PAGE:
Jaindl Development: Lower Mac Residents File Supreme Court Appeal

The LMT residents who sued the township regarding the Jaindl development at taking their next appeal to the Pennsylvania Supreme Court.

"The Appellants," -- as they have come to be known -- the Lower Macungie Township residents who will be directly affected by the original Spring Creek development plan, and whose names are on the lawsuit against the Lower Macungie Township Commissioners, have taken their legal action to the next level.

Donald Miles, the group's attorney, filed an appeal Monday with the state Supreme Court even after David Jaindl came up with a "Plan B" last week.

The appellants' move could take Jaindl's revised plan -- which would have assured less development -- off the table since a condition of the plan was that the appellants would not pursue legal action.

Some are not convinced Jaindl's revised plan is better, however.

"While Jaindl’s new proposal somewhat reduces his plans for commercial and residential development, it actually increases his plan for development of industrial warehouses," Miles said in a release.

"Residents opposing the rezoning believe the intense truck traffic on rural roads that would be generated by millions of square feet of industrial uses is the most-detrimental part of Jaindl’s plans," he said.

The appellants include Gerald and Karen Kronk, Peter H. Kells, Ronald and Constance Moyer and Joseph and Kimberly Castagna.

The citizens' group Friends for the Protection of Lower Macungie Township, which have been supporters of the appellants, has put some distance between the two.

"Whatever financial support the appellants receive is their business which includes Friends," is the official comment on the Friends' financial suppport of the appellants, as indicated in an email from Friends' member Jane Fretz.

“The appellants have decided to move forward with the Supreme Court appeal independently of the ‘Friends for the Protection of LMT’ organization," it said.

"We [the Friends group] continue to support overturning the 2010 industrial, commercial and high density residential zoning and Memorandum of Understanding the township commissioners forged with developer David Jaindl, without sufficient public input, which are not in the best interest of Lower Macungie Township," it said.

The appellants as yet have not asked the Friends for financial support for the Supreme Court Appeal, Fretz said.

The state Supreme Court receives many requests for cases to be heard, Miles is confident this case will be heard.

"The Supreme Court agrees to hear only a fraction of the appeals they receive but they often agree to hear cases with issues "of first impression," that is, on which the Supreme Court has never ruled," he said in an email.

"The Supreme Court has never ruled on this issue, so we are confident they will hear the appeal. They generally take at least three months to decide whether to hear an appeal," Miles said.

Vic January 15, 2013 at 02:24 PM
I have to say its time to put a stop on taking away open land thats left in Pa..All that farmland is disappering at a face pace and what will be left to grow food for people and farm animals in that area or as I said in Pa..This area is not New York or Phila.or even otherbig cities that have no open land to enjoy.Jaindlwas left with alot of money by his family that built an empire in the turkey bussiness and so much he just wants to do whatever he wants to and gets away with it even knowing he creats people to dislike him in everyway.There are so many families struggling each and every day in that area so why not help those families and donate to help others besides building more warehouses and homes.theres times I drive through the industrial parks he already built and see quite a few empty warehouses that are for lease so why build anymore.The outskirts of the Macungie area already looks like New York so why not move their Jaindl and buy buildings that are unsafe and empty and do thiongs in that state that people won,t be against and save whats left in Pa. or help as I said people that really need financial help so they don,t lose what the work so hard for all their lives.Maybe even fight for the farms that are left in Pa.to get those farmers a lower tax break on the lands they own and farm so they don,t need to sell of yhe land they own and also handed down by their families.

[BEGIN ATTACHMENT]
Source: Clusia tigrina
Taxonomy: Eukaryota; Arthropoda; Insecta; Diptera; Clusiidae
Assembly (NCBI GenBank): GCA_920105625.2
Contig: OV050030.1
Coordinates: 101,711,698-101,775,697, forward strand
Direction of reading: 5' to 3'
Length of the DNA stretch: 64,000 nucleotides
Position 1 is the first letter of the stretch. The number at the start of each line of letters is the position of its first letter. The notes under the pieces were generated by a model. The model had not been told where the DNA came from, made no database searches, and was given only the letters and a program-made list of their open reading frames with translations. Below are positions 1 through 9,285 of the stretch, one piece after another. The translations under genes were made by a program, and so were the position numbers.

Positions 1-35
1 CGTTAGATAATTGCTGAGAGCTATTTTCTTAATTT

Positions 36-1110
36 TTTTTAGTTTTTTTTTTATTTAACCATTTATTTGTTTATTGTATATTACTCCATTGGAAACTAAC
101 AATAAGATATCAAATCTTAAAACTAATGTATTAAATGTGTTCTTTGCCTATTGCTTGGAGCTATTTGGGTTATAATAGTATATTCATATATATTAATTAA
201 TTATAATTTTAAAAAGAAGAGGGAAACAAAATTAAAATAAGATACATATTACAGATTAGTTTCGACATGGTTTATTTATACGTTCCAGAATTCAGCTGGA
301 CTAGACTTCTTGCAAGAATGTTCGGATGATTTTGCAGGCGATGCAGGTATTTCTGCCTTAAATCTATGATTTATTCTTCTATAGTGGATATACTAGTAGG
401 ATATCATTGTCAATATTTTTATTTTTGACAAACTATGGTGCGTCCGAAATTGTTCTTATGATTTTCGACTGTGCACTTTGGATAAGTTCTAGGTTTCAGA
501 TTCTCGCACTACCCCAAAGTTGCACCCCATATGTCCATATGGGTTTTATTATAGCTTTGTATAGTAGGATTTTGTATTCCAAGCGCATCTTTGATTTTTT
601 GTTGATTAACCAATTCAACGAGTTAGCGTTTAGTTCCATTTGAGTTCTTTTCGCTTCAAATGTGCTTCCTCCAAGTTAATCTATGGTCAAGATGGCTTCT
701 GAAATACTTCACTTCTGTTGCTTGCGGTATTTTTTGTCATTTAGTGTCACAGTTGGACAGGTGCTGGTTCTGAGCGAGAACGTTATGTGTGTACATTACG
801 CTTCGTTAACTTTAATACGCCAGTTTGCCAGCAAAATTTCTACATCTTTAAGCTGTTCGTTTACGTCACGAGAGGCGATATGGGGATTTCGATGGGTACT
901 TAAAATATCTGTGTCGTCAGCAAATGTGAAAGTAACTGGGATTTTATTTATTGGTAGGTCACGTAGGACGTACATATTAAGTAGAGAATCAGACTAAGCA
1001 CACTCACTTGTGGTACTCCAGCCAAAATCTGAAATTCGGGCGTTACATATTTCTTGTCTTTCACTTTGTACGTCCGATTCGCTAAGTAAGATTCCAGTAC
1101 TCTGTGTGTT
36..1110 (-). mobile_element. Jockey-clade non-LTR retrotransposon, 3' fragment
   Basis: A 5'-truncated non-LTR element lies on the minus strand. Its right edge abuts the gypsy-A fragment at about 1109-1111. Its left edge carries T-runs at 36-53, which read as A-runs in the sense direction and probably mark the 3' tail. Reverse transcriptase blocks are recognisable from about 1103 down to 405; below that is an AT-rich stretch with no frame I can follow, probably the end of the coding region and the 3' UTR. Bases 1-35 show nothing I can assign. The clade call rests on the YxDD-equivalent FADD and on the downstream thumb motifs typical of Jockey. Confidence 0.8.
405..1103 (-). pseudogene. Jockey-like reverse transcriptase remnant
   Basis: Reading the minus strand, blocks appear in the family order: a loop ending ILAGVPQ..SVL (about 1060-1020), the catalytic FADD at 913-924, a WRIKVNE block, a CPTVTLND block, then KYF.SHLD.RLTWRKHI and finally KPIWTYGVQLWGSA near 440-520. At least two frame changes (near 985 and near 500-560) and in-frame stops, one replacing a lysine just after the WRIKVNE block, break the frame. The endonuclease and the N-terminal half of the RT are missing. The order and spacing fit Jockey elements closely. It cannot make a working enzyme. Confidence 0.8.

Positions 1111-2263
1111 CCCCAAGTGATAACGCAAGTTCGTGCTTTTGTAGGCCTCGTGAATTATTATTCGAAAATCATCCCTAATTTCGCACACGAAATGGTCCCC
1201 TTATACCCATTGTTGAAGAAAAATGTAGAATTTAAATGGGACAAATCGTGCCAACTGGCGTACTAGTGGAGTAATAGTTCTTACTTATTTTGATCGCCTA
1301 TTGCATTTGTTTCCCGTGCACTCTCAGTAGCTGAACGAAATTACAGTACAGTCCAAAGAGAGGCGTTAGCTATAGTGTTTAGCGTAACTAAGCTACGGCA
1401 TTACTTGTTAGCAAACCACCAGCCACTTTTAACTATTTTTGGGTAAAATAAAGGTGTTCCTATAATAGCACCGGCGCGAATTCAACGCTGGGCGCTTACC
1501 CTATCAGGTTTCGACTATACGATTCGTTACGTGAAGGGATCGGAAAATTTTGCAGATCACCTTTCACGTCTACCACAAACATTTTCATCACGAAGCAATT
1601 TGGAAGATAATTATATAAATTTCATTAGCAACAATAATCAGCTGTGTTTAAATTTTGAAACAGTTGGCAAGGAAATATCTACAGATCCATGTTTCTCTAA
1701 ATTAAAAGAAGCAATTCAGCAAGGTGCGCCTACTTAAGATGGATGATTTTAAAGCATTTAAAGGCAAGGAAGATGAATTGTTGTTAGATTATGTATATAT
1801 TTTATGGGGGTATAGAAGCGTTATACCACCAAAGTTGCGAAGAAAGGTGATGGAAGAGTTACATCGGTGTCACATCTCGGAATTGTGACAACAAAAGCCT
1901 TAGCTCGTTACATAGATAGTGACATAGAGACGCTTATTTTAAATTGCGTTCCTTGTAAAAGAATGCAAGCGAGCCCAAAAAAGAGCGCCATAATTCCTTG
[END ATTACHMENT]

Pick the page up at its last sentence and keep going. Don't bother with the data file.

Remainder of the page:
Brian Higgins January 15, 2013 at 08:10 PM
A couple of observations: 1. I support the rights of the citizens to seek the outcome they desire through legal means, even if I do not believe it is the right course of action. 2. I commend the Friends for the Protection of LMT for supporting these citizens in their fight, but also realizing when it is time to reach a compromise in the best interest moving forward. 3. I commend David Jaindl for listening to the concerns about the development project and making every effort to reach a compromise that is in the best interest of all parties. I am hopeful that Mr. Jaindl will hold to his revised plan even after the filing of this appeal. 4. Finally, I remind everyone that there might have never been any lawsuit to appeal if the Lower Macungie Township Board of Commissioners had done their job back in early 2010 and investigated all the options before hastily rezoning this property without thoroughly consulting with all those affected. In addition, the township would be more than $135,000 richer if those decisions were not compounded by further poor choices. May 21st we will all have the opportunity to make the changes necessary to insure that decisions like this one are not repeated in the future.
Ron Beitler January 15, 2013 at 08:20 PM